In June 2013, the White House issued a series of Executive Actions concerning high-tech patent issues. Executive Action No. 2 concerned functional claiming, specifically, improving functional claim clarity, and possible glossary usage in patent specifications. The White House assigned Executive Action No. 2 to the USPTO, stating: “The AIA made important improvements to the examination process and overall patent quality, but stakeholders remain concerned about patents with overly broad claims—particularly in the context of software. The PTO will provide new targeted training to its examiners on scrutiny of functional claims and will, over the next six months develop strategies to improve claim clarity, such as by use of glossaries in patent specifications to assist examiners in the software field.”

On March 26, 2014, the U.S. Department of Commerce’s United States Patent and Trademark Office (USPTO) announced the launch of its new Glossary Pilot Program. The pilot will begin on June 2 and run through December 31, 2014 (or until the USPTO accepts 200 grantable petitions under this pilot program), and is designed to enhance claim clarity in the specification of software-related patent applications by encouraging and gauging the use of glossaries by patent applicants. “We recognize that a patent with clearly defined boundaries provides notice to the public to help avoid infringement, as well as avoid costly and needless litigation down the road,” said Michelle Lee, Deputy Under Secretary of Commerce for Intellectual Property and Deputy Director of the USPTO.

Currently, there is no requirement that a glossary section be provided by an applicant as part of the patent application specification.

To participate in the Glossary Pilot Program, an applicant will be required to include a glossary section in the patent application specification to define terms used in the patent application. The program is testing to see if definitions in the glossary section enhance patent quality and improve the clarity of patent claims, by enabling the USPTO and the public to more fully understand the meaning of the patent claims. Applications accepted into this pilot program will receive expedited processing and be placed on an examiner’s special docket prior to the first office action, and will have special status up to issuance of a first office action.

The USPTO designed the Glossary Pilot Program to be flexible, accommodate various application drafting styles, and provide useful glossary information for examiners to utilize during examination. Applications eligible for participation in the pilot program must be classified in technological fields that fall under the examination jurisdiction of USPTO Technology Centers 2100, 2400, and 2600 or the Business Methods area of Technology Center 3600. Applicants who wish to participate in the Glossary Pilot Program must provide, upon the filing date of an eligible patent application: (1) A petition to make special using Form PTO/SB/436 (titled ‘‘Certification And Petition To Make Special Under The Glossary Pilot Program’’); and (2) a formal glossary section as part of the patent application specification.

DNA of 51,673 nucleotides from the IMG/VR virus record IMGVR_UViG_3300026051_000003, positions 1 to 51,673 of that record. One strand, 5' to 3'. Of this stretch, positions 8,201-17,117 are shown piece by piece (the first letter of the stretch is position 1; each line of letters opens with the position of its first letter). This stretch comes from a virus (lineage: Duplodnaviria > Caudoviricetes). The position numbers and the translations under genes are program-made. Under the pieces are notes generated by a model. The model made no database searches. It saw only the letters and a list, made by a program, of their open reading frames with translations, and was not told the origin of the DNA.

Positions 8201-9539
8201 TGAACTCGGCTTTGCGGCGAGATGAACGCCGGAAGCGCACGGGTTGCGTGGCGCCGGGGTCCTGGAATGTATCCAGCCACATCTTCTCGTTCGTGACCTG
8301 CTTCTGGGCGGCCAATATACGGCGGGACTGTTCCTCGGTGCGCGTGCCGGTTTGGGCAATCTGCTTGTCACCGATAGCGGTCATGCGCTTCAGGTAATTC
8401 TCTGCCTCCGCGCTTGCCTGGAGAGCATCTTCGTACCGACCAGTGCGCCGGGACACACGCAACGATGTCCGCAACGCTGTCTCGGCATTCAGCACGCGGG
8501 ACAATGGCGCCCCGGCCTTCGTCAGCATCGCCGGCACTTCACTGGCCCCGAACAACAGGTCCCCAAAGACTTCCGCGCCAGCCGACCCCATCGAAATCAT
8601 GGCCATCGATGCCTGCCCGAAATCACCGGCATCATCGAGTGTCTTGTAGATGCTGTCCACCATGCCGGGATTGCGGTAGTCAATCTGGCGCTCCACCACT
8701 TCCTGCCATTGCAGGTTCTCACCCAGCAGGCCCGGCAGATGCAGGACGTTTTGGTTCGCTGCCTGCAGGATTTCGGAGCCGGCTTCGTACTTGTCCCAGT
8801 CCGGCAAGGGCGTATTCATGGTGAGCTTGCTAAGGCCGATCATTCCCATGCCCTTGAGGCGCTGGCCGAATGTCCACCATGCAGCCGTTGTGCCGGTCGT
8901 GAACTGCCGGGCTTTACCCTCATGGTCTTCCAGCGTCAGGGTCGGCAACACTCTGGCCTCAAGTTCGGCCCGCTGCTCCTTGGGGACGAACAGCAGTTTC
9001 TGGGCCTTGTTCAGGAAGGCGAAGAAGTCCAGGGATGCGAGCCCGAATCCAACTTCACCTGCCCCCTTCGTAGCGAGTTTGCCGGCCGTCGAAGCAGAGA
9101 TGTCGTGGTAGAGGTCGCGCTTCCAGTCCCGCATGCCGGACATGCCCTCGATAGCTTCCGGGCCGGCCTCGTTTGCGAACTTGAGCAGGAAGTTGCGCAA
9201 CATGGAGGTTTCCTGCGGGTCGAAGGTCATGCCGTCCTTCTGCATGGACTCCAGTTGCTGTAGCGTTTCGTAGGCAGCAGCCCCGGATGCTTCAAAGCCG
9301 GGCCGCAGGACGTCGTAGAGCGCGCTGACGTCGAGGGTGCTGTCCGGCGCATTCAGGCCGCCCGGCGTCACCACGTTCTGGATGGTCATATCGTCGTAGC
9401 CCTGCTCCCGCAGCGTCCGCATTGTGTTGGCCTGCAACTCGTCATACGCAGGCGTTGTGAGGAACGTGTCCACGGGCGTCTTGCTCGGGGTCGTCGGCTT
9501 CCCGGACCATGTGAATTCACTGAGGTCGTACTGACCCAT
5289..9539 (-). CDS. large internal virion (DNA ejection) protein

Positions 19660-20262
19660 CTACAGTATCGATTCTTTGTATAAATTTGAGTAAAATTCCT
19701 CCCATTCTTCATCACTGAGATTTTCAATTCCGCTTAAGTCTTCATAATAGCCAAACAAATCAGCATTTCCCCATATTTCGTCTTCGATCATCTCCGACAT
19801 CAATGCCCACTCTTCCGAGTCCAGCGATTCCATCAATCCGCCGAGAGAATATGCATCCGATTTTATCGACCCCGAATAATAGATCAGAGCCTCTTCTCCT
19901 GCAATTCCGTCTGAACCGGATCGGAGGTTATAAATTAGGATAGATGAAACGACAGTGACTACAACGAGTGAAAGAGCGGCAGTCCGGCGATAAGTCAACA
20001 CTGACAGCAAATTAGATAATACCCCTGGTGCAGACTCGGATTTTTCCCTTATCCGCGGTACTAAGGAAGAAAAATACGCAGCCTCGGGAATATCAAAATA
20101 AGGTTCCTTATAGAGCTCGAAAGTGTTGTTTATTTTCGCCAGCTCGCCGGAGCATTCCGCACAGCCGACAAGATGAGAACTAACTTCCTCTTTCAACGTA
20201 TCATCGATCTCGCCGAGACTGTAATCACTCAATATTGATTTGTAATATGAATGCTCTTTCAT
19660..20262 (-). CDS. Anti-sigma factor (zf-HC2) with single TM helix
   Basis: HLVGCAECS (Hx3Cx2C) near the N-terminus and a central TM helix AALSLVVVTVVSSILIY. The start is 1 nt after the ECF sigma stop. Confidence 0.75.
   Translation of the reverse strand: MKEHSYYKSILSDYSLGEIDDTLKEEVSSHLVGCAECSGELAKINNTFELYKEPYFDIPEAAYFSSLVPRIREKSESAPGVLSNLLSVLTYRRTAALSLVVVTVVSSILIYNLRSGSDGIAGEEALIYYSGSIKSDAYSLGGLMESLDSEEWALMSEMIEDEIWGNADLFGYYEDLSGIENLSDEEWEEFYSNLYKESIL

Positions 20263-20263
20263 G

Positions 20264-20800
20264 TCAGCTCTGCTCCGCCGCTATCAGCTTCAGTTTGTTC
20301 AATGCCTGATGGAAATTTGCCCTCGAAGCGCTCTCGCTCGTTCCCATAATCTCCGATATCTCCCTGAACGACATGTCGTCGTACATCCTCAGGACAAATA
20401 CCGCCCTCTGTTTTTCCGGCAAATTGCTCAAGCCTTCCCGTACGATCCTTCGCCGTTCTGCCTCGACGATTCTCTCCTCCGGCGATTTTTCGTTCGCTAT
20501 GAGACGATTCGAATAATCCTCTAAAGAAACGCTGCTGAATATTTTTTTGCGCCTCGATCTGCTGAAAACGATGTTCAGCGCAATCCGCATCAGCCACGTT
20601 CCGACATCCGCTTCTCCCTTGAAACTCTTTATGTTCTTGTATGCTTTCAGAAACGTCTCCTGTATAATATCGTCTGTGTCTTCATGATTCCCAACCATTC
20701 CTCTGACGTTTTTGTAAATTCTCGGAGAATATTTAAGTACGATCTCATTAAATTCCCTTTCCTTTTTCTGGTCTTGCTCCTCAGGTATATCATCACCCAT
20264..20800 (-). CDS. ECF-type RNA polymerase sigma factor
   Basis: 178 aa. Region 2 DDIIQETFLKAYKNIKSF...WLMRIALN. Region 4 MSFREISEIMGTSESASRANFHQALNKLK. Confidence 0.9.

Also, the application must be: (a) an original (non-reissue, non-provisional) utility application filed under 35 U.S.C. § 111(a) that is not a continuation or divisional application; or (b) a continuation-in-part application claiming the benefit of an earlier filed non-provisional utility application under 35 U.S.C. § 120 or 365(c) filed for the purpose of providing a glossary. The specification must be an English-language specification containing a glossary under its own heading at the beginning of the detailed description section. The application must contain at least one claim and no more than four independent claims and 30 claims total. The application and all follow-on papers must be filed via EFS-Web.

Other conditions for the glossary include:

  • The glossary must not rely on other parts of the specification for completeness, and the definitions in the glossary cannot be disavowed elsewhere in the specification;
  • The glossary definitions should establish a positive statement of what the glossary term means and cannot consist solely of a statement of what the term does not mean;
  • The glossary definitions may include examples and synonyms but cannot consist solely of examples and synonyms;
  • The glossary should include definitions that will assist in clarifying the claimed invention and creating a clear prosecution record. Suggested definitions include key claim terms, abbreviations, acronyms, evolving technological nomenclature, relative terms and terms of degree, and functional terms including 35 U.S.C. § 112(f) functional terminology.

For more information about the Glossary Pilot Program, please visit


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